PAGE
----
For 4k, the R7 2700 won out in all titles with the exception of Far Cry 5. Both processors averaged 37 FPS with the 1070 ti, on the games max presets. The biggest difference this time around was Assassins Creed Origins. On the R7 2700, AC Origins averaged 40 FPS. On the R5 2600, AC Origins averaged 33 FPS. Either processor you’d choose is more than capable of playing any of these games in 4k resolution, with the proper graphics card that is.


3DMark is a computer benchmarking tool created and developed by Futuremark used to determine the performance of a computer’s 3D graphic rendering and CPU workload processing capabilities. It does this through a series of graphics and physics and or CPU tests. I used 3DMarks most popular benchmark, Firestrike as well as their newest DX12 benchmark, Time Spy to test the EVGA GTX 1070 TI FTW2.  I also used Skydiver to test the integrated graphics. The card was tested at both stock and overclocked to +175 on the core and +350 on the memory, using MSI Afterburner.

Both the R5 2600 and the R7 2700, both paired with the EVGA GTX 1070 TI FTW2, did very well in both Firestrike and Time Spy. However, to my surprise, the 2600 had higher scores than the 2700. I ran both Firestrike and Time spy several times each to make sure this wasn’t an error. Each time, the 2600 had slightly higher scores than the 2700. Both chips were tested with the 1070 TI at both its stock speed and overclocked to +175 on the core and +350 on the memory. The card did overclock slightly higher with the 2600, but I used the same overclock for both processors. On Firestrike, The R7 2700 scored 15817 on stock speeds and 16334 overclocked. The R5 2600 scored 16284 at stock, and 17187 overclocked. On Time Spy, the 2700 scores 6541 at stock, and 6867 overclocked. As for the 2600, it scored 6852 at stock and 7145 overclocked.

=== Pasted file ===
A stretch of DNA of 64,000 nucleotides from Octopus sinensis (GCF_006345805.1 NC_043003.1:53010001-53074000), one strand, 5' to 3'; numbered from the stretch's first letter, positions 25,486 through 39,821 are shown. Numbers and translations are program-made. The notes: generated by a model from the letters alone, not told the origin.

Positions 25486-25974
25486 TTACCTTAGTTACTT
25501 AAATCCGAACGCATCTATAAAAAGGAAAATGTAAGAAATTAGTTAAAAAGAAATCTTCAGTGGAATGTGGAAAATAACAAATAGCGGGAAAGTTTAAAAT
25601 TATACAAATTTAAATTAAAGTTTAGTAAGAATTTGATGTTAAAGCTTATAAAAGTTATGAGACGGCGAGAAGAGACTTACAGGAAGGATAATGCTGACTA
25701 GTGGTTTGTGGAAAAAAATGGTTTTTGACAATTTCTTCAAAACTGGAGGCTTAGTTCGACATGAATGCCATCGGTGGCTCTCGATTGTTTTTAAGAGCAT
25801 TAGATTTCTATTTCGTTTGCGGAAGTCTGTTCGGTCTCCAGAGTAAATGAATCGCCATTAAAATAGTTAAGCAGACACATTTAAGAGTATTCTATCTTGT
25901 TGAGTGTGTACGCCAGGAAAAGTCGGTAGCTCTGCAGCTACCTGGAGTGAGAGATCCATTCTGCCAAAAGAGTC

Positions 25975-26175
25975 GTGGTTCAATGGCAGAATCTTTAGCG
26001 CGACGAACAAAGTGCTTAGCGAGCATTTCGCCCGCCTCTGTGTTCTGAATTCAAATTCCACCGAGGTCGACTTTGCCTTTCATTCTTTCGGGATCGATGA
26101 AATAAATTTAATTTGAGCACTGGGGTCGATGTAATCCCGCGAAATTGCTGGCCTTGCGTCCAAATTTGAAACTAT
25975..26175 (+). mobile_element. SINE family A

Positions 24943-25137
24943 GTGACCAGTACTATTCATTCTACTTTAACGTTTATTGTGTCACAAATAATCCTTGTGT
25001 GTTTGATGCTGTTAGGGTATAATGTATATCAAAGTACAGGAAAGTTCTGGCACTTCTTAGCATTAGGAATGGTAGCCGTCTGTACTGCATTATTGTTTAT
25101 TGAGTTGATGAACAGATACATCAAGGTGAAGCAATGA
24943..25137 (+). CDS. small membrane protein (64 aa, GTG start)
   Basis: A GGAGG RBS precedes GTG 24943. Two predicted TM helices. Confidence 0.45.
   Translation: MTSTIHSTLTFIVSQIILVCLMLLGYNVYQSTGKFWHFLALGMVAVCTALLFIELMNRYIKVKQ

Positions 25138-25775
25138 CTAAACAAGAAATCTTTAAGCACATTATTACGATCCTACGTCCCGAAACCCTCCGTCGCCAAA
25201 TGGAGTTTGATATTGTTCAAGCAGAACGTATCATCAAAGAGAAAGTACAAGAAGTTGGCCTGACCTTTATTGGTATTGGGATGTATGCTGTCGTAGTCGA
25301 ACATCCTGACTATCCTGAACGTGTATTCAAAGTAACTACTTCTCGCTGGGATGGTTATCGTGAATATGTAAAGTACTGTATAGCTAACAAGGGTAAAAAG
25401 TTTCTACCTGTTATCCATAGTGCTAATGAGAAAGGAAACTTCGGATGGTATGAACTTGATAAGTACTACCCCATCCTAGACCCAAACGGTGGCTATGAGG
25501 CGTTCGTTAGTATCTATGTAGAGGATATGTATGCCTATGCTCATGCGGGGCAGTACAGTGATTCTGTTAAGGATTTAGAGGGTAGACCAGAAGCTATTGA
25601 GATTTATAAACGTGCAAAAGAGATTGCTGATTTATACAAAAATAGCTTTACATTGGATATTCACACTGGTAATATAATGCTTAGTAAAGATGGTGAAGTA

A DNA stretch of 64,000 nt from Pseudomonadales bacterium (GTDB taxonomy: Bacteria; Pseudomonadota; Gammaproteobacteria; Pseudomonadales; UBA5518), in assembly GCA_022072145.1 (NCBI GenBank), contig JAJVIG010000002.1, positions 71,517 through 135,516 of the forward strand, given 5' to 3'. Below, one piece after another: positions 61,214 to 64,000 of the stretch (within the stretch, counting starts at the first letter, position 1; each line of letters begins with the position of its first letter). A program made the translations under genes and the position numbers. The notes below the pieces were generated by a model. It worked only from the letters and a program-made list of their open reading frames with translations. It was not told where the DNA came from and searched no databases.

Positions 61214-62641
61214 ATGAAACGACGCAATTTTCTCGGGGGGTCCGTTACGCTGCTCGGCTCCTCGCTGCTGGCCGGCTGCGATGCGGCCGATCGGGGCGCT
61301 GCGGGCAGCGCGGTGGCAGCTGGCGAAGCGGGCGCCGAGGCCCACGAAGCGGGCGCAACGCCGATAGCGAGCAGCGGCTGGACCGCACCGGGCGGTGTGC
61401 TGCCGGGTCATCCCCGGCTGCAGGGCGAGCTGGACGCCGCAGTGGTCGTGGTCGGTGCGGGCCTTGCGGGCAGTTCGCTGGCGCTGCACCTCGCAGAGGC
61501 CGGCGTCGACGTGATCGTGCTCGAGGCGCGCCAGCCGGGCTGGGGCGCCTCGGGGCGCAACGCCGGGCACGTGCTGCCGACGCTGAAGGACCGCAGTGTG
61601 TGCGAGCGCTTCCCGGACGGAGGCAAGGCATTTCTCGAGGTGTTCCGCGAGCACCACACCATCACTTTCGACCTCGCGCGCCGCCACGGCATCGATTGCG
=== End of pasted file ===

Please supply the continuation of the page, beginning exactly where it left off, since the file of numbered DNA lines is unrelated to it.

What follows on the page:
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There are three tests for Firestrike and two for Time Spy. For Firestrike, the tests are the graphics test, physics test, and the combined test. The physics test stresses your CPU. The 2700 beat out the 2600 on the Firestrike Physics score, mainly due to its two additional cores and four threads. At the 1070 This stock speed, the 2700 achieved a physics score of 17496 and a score of 18723 while overclocked. The 2600 wasn’t too far behind with scores of 15767 at stock and 15934 with the GPU overclocked.

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Time Spy is a bit different. The two tests in Time Spy are the Graphics test and the CPU test. Here, we are looking at the CPU test within Time Spy. The 2700 still won out overall, the stock scores were higher than with the GPU overclocked. The 2600 scored 5402 at stock and 5351 overclocked. Not a very big difference. However, the 2700 scored 7909 at stock and only 5835 with the GPU overclocked. This too was tested several times, with similar results each time. These results were taken from the results with the highest overall scores. Not from the highest physics and CPU scores.